Today, let’s talk about research and water. The University of Houston presents this series about the machines that make our civilization run, and the people whose ingenuity created them.
The word research takes a beating. Should we call it research when we just look up information? We academics see research as creating new knowledge. And a huge spur to my own research has been studying water in motion. It’s so complex: How do water and other liquids behave when we handle them, heat them, cool them – hold them up to the light?
Think about spraying liquids: It takes so much energy to create the surface of a liquid droplet. Yet nature makes clouds, white caps, rain, fog ... Water drops absorb most of a waterfall’s energy before it hits bottom. I was once kept away from the base of Iceland’s Seljalandsfoss waterfall. Instead of making a big splash, it drove us away with a drenching rain.
Seljalandsfoss Waterfall, Iceland
That’s why lawn sprinklers use every kind of ingenious means for chopping water into droplets. Another way to create droplets of any liquid is by heating it until it explodes. Turns out, we can heat liquids far beyond their boiling points. Then they explode into fine mists.
The patterns of boiling liquids are so complex. But we need to understand those patterns in real equipment. And that takes serious analysis.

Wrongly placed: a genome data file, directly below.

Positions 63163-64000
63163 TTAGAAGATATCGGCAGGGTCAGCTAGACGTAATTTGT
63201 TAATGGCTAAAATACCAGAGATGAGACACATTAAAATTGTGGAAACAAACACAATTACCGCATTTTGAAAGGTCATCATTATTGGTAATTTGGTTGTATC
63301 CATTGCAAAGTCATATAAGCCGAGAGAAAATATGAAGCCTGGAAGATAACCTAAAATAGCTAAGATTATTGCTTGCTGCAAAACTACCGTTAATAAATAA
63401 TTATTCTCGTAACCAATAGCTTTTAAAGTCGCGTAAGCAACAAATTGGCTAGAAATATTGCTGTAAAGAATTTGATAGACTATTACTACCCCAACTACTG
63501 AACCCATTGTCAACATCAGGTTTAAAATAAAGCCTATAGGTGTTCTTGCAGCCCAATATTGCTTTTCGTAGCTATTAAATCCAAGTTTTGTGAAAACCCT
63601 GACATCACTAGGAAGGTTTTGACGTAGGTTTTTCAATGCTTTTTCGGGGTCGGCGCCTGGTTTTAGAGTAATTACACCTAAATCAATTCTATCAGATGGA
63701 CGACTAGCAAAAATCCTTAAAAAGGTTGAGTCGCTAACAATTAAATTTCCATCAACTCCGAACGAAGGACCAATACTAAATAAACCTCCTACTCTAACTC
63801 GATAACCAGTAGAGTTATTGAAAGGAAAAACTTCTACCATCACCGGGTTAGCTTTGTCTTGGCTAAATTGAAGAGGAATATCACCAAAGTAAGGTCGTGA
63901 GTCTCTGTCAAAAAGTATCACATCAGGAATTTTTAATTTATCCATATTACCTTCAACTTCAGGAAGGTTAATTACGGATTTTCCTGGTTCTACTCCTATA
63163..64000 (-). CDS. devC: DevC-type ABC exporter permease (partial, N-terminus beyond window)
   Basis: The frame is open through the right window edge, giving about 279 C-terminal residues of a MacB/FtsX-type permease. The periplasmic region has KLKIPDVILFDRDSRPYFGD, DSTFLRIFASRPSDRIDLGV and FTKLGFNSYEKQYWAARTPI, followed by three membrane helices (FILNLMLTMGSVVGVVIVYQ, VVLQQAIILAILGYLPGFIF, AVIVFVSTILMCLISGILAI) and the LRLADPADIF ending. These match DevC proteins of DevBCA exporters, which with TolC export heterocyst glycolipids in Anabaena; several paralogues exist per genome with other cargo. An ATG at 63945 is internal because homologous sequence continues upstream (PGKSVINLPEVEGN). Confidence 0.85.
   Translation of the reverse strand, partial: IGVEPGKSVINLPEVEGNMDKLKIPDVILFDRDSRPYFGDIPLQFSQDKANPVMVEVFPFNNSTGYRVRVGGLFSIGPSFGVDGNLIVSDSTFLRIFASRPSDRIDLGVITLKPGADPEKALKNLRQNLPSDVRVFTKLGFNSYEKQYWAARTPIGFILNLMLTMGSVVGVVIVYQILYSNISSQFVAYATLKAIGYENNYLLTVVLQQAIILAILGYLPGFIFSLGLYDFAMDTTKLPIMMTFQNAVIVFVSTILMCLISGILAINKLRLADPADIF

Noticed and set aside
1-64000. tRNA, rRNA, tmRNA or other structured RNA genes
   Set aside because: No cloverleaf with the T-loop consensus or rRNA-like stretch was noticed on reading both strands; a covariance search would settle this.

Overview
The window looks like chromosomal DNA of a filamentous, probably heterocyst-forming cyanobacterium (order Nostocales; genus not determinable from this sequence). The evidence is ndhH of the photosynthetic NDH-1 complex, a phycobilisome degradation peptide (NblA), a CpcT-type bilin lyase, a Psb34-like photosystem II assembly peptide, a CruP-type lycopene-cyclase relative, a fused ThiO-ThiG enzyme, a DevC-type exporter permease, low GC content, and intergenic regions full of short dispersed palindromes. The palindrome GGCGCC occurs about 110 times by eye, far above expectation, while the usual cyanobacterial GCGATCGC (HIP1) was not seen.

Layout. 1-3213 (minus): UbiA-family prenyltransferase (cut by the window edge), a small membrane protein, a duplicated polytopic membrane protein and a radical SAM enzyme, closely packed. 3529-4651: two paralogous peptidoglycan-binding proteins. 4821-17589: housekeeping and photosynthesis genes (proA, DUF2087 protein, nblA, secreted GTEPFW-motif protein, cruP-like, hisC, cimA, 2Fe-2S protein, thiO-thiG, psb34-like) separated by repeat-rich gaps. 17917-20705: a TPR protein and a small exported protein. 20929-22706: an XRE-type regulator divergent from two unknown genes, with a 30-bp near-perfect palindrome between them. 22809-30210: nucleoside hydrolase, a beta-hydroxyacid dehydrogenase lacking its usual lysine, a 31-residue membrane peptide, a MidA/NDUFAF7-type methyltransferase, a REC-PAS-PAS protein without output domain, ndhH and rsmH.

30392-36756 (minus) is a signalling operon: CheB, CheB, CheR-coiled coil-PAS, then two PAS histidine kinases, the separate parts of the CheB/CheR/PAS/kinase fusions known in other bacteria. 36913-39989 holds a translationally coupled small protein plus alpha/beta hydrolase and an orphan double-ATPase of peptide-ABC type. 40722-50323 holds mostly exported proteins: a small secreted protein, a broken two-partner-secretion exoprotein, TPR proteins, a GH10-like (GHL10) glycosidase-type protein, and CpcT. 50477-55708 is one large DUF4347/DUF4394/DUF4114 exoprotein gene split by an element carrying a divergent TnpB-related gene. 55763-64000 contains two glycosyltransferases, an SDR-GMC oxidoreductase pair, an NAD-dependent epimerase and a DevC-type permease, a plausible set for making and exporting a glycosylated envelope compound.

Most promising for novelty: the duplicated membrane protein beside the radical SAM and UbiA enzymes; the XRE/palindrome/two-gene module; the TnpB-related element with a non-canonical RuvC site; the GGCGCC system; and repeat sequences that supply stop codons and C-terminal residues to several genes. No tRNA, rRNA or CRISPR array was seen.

Then there’s color: Water parades in every color of the rainbow. Well, the rainbow itself is no more than water droplets that refract and reflect sunlight. One 19th century scientist tried to prove that water was really blue in color. He shone white light through a long tube filled with very pure water. The light came out blue. But: He didn’t know that water filters-out red wavelengths. Blue was all the light that was left.
We now know that water has no color of its own. But, oh, the wonderful colors it refracts! Think about Newton shining light through a prism to get the rainbow spectrum of color. Well, shine white light through a bubbling fountain and we get the same colors, but in strange abstract shapes. Try it sometime.
Color refraction in a bubbling fountain
Then there’s rainfall finding its way out of a drainage basin. Turns out you can describe those raindrops with the same math that tells how velocity distributes among air molecules. Follow droplets from leaves to trickles, to rivulets, to streams, and you can learn how flooding occurs at the bottom of the basin.
Or direct a jet of water at a metal disc. A dainty sheet of water then spreads out in the shape of a bell. Or let a small water flow leave a sink faucet. When it hits the bowl it first spreads in a thin, fast-moving sheet. Then it makes a circular jump to a thick slow-moving flow. That’s called a hydraulic jump. People who build dams find ways to trigger that jump in the dam’s spillway to keep the flow from scouring out the riverbed below.
A Water Bell created by two water jets colliding head on
So much water research done. So much left to do. But I now need to say, I’m John Lienhard, at the University of Houston, where we are interested in the way inventive minds work.
I have linked references to my own (and my colleagues') research, should you be interested in the research background of the various phenomena that I mention.
Here is a link to a slide show of my own photos of water in its many forms.
This episode was first aired on February 12, 2024